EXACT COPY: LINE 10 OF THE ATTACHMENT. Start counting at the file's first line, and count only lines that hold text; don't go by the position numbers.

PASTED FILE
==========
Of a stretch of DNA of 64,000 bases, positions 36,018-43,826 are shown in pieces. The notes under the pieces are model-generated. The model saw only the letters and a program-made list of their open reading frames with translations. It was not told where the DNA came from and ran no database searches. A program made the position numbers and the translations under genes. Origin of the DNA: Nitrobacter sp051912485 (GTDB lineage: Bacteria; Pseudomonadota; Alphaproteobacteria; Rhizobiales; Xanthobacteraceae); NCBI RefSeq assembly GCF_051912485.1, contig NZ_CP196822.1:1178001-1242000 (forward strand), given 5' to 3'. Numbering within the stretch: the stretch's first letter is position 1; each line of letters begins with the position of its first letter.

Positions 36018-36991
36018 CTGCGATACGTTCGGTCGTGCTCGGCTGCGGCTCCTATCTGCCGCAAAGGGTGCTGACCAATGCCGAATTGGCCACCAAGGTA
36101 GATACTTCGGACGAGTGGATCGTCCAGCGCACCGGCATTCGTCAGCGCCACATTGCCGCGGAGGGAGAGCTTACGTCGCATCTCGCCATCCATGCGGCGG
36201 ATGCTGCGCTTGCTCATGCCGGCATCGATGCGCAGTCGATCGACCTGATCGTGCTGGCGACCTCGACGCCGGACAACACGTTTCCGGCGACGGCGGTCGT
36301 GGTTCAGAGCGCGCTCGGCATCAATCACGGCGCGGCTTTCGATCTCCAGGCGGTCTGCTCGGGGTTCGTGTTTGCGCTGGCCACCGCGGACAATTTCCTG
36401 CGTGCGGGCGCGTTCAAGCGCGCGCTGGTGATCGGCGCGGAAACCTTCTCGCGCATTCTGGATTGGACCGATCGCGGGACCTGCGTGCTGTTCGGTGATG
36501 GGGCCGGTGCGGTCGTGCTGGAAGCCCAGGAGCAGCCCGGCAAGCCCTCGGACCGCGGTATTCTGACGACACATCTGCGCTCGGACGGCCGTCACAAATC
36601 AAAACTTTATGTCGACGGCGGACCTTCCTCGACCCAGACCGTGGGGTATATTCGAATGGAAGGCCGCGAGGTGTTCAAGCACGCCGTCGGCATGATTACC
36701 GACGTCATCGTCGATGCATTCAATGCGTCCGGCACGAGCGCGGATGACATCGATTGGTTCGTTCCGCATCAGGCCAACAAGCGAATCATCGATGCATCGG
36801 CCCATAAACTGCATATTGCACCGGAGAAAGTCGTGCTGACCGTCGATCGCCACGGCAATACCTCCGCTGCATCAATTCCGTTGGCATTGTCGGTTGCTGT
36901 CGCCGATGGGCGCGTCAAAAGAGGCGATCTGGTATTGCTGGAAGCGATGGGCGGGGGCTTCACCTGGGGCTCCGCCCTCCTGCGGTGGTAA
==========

36701 GACGTCATCGTCGATGCATTCAATGCGTCCGGCACGAGCGCGGATGACATCGATTGGTTCGTTCCGCATCAGGCCAACAAGCGAATCATCGATGCATCGG